Special Olympics welcomes volunteers
On Nov. 12 and 13, amid cold and cloudy weather, 3,000 athletes said the Special Olympic oath, “Let me win. But if I cannot win, let me be brave in the attempt.” They gathered at Fountain Valley’s Southern California Special Olympic Fall Games to compete in multiple sports such as floor hockey, soccer, softball, tennis, volleyball and bowling.
Volunteering at the Games
Biola students had the opportunity to volunteer at the Special Olympic Fall Games with the games being so near to campus. Caitlin Ryan, a senior journalism major with an emphasis in public relations, took advantage of the opportunity.
Ryan interned in the Special Olympics public relations office with the president and CEO of Southern California Special Olympics, Bill Shumard. Ryan assisted with the organizing, planning and assisting of the execution and publicity efforts for the organization.
“I don’t think I’ll ever stop helping, I will always be a part of Special Olympics even if I do not work with them,” Ryan said.
Although Ryan did a lot with the public relations of Special Olympics her favorite part was seeing the athletes play with huge smiles on their faces.
“I think that being a Special Olympic athlete helps the athlete see how much he is capable of doing,” Ryan said. Special Olympics helps the athletes understand that they are not so different, Ryan said.
Games continue despite rain
The forecast of the rain did not stop the softball team the Terminators of Temecula, Calif., from playing — especially 15-year-old Tyler Phippen.
The crowd screamed with excitement after Tyler Phippen, who always has a smile on his face, hit his first grand slam.
“I felt like a hero,” Tyler Phippen said with his eyes closed, almost in tears.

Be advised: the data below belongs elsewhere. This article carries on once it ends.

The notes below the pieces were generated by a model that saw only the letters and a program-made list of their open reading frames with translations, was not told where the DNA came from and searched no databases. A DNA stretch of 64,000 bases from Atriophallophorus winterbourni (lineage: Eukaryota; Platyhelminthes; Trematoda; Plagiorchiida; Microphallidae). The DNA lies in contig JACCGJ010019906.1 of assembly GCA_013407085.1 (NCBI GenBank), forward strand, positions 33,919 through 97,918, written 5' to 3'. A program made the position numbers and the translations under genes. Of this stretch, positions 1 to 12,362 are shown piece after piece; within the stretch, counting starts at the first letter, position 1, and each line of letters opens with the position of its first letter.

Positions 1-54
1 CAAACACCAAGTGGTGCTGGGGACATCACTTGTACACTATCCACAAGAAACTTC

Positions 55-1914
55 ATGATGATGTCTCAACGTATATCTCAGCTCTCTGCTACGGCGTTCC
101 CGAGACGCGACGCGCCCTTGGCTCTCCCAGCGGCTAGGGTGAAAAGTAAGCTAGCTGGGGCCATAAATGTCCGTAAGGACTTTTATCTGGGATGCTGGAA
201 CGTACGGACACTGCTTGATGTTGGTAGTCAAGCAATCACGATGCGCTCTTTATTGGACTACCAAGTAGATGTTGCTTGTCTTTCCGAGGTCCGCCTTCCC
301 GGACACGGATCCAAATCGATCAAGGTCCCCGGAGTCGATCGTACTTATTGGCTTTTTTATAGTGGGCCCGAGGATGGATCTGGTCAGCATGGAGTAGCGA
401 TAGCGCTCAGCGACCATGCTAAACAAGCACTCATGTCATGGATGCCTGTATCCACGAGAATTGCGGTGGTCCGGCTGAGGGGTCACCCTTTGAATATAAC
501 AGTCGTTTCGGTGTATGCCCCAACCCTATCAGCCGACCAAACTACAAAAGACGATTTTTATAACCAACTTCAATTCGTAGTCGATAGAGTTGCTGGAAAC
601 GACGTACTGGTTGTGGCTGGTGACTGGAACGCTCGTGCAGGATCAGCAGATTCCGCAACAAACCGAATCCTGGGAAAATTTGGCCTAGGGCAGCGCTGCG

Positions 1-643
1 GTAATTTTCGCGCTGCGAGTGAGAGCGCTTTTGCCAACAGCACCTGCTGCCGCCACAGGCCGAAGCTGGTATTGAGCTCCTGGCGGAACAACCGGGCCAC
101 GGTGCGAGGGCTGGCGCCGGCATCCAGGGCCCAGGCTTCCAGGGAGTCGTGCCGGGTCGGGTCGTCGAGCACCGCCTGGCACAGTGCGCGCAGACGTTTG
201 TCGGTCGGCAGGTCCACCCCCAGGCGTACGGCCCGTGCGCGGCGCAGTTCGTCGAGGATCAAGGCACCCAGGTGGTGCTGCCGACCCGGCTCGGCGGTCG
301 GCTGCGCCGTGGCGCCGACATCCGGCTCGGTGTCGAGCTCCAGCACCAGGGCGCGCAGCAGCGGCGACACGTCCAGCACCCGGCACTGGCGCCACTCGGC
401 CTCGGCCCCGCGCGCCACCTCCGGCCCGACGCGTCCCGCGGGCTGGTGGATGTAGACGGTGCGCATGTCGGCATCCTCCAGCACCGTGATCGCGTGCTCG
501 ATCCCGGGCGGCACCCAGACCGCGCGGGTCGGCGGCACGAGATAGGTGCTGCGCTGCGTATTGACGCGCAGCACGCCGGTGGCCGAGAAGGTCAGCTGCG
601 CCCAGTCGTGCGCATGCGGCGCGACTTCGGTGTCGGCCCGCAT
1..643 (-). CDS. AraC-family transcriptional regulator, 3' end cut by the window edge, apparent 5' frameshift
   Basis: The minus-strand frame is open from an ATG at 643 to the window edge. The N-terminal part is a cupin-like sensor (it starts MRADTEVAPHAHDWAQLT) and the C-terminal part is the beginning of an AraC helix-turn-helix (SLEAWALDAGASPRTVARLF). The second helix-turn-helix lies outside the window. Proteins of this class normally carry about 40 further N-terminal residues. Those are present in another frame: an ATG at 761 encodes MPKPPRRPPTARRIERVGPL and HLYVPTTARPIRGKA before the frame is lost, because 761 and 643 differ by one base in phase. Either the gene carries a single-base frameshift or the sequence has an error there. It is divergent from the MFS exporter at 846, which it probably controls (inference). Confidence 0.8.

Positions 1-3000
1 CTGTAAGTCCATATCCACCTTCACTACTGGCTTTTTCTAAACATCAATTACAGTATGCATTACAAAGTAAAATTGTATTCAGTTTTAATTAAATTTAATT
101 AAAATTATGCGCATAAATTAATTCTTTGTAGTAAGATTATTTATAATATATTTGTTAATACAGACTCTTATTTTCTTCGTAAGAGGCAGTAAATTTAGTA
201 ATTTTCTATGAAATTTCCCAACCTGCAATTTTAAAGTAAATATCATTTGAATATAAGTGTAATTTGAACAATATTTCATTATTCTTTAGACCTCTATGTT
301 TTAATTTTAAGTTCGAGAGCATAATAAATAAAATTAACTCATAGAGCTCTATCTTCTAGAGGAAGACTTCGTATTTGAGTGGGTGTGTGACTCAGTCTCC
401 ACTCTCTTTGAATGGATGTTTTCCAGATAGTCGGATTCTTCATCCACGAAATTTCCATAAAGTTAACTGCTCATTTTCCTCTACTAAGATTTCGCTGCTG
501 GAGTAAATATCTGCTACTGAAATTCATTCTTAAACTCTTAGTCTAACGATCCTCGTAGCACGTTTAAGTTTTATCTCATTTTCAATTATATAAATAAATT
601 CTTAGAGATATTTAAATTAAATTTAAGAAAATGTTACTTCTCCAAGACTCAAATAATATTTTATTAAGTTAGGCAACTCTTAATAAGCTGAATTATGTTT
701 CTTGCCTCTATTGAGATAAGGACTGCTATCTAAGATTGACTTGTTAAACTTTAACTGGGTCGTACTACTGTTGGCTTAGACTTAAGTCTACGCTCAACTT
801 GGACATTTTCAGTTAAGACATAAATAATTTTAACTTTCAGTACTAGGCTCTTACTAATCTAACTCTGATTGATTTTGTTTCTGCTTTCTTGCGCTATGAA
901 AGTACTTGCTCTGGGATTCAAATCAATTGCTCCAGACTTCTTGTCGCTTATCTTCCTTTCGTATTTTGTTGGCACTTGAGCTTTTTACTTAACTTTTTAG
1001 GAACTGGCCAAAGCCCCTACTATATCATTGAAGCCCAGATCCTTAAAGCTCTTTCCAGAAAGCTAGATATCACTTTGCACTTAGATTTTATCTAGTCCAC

Tyler Phippen played on the baseball team in high school and went to practice every day, but would come home discouraged because he never touched the ball.
“It feels good to see your kid do well,” his mother Cheri Phippen said.
A mother’s dream is to see her child succeed and when her child has a disability, that dream becomes greater, according to Cheri Phippen.
Special Olympics depends heavily on the volunteers and coaches. Kimber Stange has been coaching Special Olympics golf, gymnastics and softball for over 25 years. When Stange moved from Washington to Southern California, she began coaching because of her stepsister. Stange’s stepsister was an athlete in the Special Olympics and Stange wanted to get closer to her, so she felt that by getting involved with Special Olympics, she would be a part of her life.
Preparing all year
Special Olympic athletes wait all year for these events — it’s their day to show that they are no different than anyone else. Instead of just being able to play high school or college sports, they experience the spotlight.
“These athletes need to have people around them who love them, it is so important for them to be a part of a community by making them feel like they are not alone,” Ryan said.
If it were not for the parents, volunteers and coaches, these athletes would not get the chance to shine — Tyler Phippen would not have know what it felt like to make a grand slam.
“One challenge that I have come across is how not enough people know that Special Olympics is around, and when they do find out, they don’t know what is offered to them,” Kimber said.
Fall Games happen yearly and Spring Games are coming up. According to the official Southern California Special Olympics website, volunteers are needed to help these kids do what they love.
Special Olympics is an annual event where every player gets a chance to play and to be successful and just like Tyler Phippen put it, they get to feel like a hero.